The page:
Among their team of nearly a dozen staffers are Gunn High School teacher advisors, Katherine Ja and Tarn Wilson. Katherine Ja is a graduate of De Anza College, UC Berkeley, and UC Davis and lives in the San Francisco Bay Area. Tarn Wilson is the author of three books: the award-winning memoir-in-essays In Praise of Inadequate Gifts (Wandering Aengus Press, 2022); the forthcoming 5-Minute Daily Writing Prompts: 501 Prompts to Unleash Your Creativity and Inspire You to Write (Rockridge Press, 2022), and the memoir The Slow Farm (Ovenbird Books: Judith Kitchen Selects, 2014). Her personal essays have been published in numerous journals, including Brevity, Harvard Divinity Bulletin, River Teeth, Ruminate, and The Sun. She is a graduate of the Rainier Writing Workshop and lives in the San Francisco Bay Area.
Starting a new publication is a joy and a challenge, and Tsen shares what has been the greatest satisfaction thus far: “Every story, I am awed by the imagination and talent of different writers as they take the story in a completely different direction than I imagined. It’s also been incredibly rewarding when writers tell me how collaborative writing has resonated with them. One Prose Train writer has reconnected with ‘the girl who’d sit on her stomach and scrawl out stories about magic ribbons and pieces of gum.’ Another has enjoyed ‘writing in a variety of genres [they] normally wouldn’t undertake, with protagonists [they] normally wouldn’t choose, and sometimes halfway through (or even at the end) of a story [they’re] not at all familiar with.’”
“And the greatest challenge—and a source of fun at the same time—has been figuring everything out from scratch since there’s no precedent for a project like this. The Prose Train is driven by a completely new concept: it’s not quite a literary journal, a writing club, or nonprofit teaching students to write. It’s taken a lot of trial and error to find the words to present this novel concept, figure out how to run projects seamlessly, and untangle the legal side of things.”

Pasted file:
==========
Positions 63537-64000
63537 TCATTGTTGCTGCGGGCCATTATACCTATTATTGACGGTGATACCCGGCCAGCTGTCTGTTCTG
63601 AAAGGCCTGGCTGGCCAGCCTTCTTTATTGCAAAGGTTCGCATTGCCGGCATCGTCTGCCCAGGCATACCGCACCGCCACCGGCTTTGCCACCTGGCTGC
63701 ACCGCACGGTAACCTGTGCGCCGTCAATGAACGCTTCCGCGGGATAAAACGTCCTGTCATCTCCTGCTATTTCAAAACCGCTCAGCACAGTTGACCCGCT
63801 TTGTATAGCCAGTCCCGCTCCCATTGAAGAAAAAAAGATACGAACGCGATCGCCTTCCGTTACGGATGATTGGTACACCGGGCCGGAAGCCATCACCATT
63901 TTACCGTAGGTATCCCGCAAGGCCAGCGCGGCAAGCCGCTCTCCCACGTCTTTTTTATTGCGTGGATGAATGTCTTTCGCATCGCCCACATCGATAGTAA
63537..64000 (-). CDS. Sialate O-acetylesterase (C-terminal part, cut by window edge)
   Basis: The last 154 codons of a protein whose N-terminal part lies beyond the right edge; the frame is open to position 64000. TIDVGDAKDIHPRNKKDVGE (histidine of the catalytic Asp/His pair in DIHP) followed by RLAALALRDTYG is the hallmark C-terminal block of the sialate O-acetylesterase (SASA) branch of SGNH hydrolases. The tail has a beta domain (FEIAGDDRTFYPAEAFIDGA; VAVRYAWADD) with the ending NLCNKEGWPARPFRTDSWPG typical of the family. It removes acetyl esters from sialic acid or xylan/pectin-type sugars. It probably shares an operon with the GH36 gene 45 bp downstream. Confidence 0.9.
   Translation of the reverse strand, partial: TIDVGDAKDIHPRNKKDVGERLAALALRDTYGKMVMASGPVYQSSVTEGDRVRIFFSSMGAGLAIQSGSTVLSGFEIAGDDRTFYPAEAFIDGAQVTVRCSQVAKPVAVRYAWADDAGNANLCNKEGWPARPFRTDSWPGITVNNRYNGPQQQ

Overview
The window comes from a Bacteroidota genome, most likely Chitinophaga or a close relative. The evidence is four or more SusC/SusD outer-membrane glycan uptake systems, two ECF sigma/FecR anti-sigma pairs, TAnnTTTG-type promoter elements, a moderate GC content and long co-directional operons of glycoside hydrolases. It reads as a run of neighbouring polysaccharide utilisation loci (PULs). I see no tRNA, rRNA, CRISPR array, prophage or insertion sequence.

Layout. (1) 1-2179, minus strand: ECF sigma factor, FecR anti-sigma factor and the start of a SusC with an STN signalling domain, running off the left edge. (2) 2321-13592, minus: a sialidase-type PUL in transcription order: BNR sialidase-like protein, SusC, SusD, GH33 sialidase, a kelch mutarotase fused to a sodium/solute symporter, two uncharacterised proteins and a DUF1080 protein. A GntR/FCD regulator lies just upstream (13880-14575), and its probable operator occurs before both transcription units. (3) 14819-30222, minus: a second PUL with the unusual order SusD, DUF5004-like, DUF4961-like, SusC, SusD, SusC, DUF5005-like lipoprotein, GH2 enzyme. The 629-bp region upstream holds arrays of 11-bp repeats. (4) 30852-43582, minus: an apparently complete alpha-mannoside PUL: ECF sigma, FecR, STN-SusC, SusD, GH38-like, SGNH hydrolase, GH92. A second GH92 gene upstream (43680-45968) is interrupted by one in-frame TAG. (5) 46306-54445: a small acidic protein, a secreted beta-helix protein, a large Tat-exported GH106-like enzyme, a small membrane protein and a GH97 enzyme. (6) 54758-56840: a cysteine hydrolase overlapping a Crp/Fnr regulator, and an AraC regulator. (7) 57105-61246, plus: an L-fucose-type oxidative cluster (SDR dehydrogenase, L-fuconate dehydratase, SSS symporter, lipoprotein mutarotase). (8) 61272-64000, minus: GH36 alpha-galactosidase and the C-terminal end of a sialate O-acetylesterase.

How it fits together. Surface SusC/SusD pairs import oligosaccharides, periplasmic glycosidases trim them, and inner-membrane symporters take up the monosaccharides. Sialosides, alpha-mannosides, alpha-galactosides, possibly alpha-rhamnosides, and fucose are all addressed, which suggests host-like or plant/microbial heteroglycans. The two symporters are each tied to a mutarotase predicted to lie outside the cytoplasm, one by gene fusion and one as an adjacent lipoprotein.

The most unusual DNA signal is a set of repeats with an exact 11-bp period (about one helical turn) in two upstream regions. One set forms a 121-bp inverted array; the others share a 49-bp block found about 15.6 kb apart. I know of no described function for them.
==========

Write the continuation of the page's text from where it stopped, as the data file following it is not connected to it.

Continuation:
Challenges aside, The Prose Train has successfully published dozens of writers and to date – a dozen stories. “Readers will find short stories that speak to the ingenuity and creative potential of fifteen minds working on the same story,” Tsen offers. “Different paragraphs have slightly different writing styles and take their inspiration from vastly different backgrounds, but still form a cohesive, compelling story. Our themes and plots are as varied as the writers who create them, and all readers will find a story that they can connect to.”
Off to a great start already, The Prose Train is just gaining momentum. Tsen says, “We continue to work to grow beyond our current geographical borders to bring The Prose Train to high school writers all over the United States (and eventually outside the US too!). We also have plans to unveil other unique collaborative writing projects (like creating collaborative blurbs for student artwork) and expand to different mediums (like podcasts).”
Finally, Tsen offers this encouragement to writers, “We’re always accepting sign-ups and operate on a rolling basis of about twelve to twenty writers per project. When you sign up, you’ll be part of a new project, not one that’s already started. As one of our writers has said, it’s ‘low effort and high reward,’ and if it isn’t what you expect, it can be a one-time commitment.”
Find The Prose Train online where all stories are published in full and free to read.
Visit the NewPages Guide to Publications for Young Writers for more resources for young readers and writers.